Posted by: Brien Posey
Shortly after the Professional Developers conference, I bought a PC that I could use for the sole purpose of experimenting with Windows 7. Because of some logistical issues, I decided to just get a laptop rather than a desktop machine. I didn’t pick out anything fancy. It was just a mid priced HP laptop with 4 GB of RAM.
Shortly after getting this machine, I began to realize that I was going to need another desktop machine that I could use in developing some of the labs in a book that I am writing. At the time, I went ahead and blew Windows 7 off of the laptop and installed Windows Vista Ultimate.
Lately though, several of the editors have asked me to write about Windows 7. Since I’m not quite done with my book yet, blowing Vista off of the laptop wasn’t really an option. I decided to just install Virtual PC 2007 SP1 and then install Windows 7 within a virtual machine.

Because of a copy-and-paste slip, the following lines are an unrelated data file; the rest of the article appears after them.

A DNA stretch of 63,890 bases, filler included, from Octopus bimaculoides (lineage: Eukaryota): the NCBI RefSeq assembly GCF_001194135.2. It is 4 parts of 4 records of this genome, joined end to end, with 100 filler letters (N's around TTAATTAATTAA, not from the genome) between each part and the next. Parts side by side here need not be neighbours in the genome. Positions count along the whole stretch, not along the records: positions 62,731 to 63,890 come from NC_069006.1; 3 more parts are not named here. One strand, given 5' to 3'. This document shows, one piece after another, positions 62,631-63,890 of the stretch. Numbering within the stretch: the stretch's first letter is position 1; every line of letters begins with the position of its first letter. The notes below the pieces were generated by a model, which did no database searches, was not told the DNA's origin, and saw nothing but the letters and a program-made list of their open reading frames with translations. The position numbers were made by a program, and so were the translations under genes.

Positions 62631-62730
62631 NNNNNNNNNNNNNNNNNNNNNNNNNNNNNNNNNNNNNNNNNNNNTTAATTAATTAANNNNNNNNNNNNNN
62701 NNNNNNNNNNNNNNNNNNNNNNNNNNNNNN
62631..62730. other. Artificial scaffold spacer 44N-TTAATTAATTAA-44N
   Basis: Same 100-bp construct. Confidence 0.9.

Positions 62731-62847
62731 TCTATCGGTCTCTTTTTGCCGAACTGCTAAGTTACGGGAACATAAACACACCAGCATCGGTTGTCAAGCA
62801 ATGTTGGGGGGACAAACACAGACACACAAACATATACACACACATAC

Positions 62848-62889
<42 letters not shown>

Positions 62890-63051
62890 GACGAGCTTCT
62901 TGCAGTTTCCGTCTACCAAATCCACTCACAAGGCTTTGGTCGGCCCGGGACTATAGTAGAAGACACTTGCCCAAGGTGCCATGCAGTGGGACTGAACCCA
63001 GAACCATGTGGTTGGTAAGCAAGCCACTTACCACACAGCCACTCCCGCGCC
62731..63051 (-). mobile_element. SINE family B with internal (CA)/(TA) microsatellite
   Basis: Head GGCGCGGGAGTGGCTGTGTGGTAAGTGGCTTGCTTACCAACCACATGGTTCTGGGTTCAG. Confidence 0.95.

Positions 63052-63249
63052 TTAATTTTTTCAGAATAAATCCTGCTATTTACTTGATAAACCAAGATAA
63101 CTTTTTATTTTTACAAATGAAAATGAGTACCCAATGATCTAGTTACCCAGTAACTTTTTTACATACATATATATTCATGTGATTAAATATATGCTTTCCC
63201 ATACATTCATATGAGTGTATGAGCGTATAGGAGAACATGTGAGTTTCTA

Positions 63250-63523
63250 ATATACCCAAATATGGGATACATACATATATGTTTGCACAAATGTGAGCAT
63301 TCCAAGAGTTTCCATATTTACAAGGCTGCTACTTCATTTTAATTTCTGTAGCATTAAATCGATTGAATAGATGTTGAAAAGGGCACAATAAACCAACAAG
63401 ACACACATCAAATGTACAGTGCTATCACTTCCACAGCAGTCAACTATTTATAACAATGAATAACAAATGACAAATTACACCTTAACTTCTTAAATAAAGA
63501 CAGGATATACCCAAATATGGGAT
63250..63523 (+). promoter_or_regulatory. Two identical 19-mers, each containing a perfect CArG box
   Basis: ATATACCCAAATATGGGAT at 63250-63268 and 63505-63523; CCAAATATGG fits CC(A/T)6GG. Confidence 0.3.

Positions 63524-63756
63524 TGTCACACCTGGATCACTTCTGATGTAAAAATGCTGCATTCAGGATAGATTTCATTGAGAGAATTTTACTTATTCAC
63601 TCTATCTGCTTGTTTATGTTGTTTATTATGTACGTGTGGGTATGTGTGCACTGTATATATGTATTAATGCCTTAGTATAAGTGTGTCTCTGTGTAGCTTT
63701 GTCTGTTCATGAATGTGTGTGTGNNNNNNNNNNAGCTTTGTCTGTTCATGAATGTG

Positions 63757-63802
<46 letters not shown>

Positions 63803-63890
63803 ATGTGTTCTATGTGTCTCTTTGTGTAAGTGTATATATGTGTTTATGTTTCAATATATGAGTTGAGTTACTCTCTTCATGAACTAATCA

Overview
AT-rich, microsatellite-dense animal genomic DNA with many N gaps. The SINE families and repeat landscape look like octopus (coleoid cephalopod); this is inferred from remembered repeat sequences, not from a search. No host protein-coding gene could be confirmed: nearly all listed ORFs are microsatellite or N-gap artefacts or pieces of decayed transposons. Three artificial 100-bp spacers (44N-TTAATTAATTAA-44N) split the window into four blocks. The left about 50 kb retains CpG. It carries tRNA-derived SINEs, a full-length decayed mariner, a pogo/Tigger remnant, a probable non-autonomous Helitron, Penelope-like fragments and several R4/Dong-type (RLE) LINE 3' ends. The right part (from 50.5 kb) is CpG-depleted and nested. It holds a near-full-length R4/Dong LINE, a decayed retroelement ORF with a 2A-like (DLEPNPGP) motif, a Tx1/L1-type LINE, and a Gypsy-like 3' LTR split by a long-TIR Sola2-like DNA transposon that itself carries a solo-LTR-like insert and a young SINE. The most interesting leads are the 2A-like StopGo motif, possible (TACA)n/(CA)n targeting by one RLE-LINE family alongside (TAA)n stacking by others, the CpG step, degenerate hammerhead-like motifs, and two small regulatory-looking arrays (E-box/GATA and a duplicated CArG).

Although I have worked quite a bit with other virtualization products, I had never used Virtual PC 2007 before. Initially, Windows 7 ran fairly slowly in a virtual machine. I assumed that this was because I wasn’t using a high end machine, or perhaps because Windows 7 had a really inefficient code base.
Last night I was tinkering around with the machine’s BIOS, and realized that this particular laptop supported hardware based virtualization. I went ahead and enabled it, but didn’t really expect a lot since I wasn’t using Hyper-V or VMWare. Out of curiosity though, I decided to poke around in the Virtual Machine settings. Lo and behold, Virtual PC 2007 SP1 supports hardware based virtualization. As soon as I enabled it, Windows 7 began running much better.
I’m sure that anyone who uses Virtual PC with any sort of regularity probably already knew about its support for hardware assisted virtualization, but I wanted to take the opportunity to go ahead and share my little discovery just in case there is anyone else out there like me who could benefit from this setting.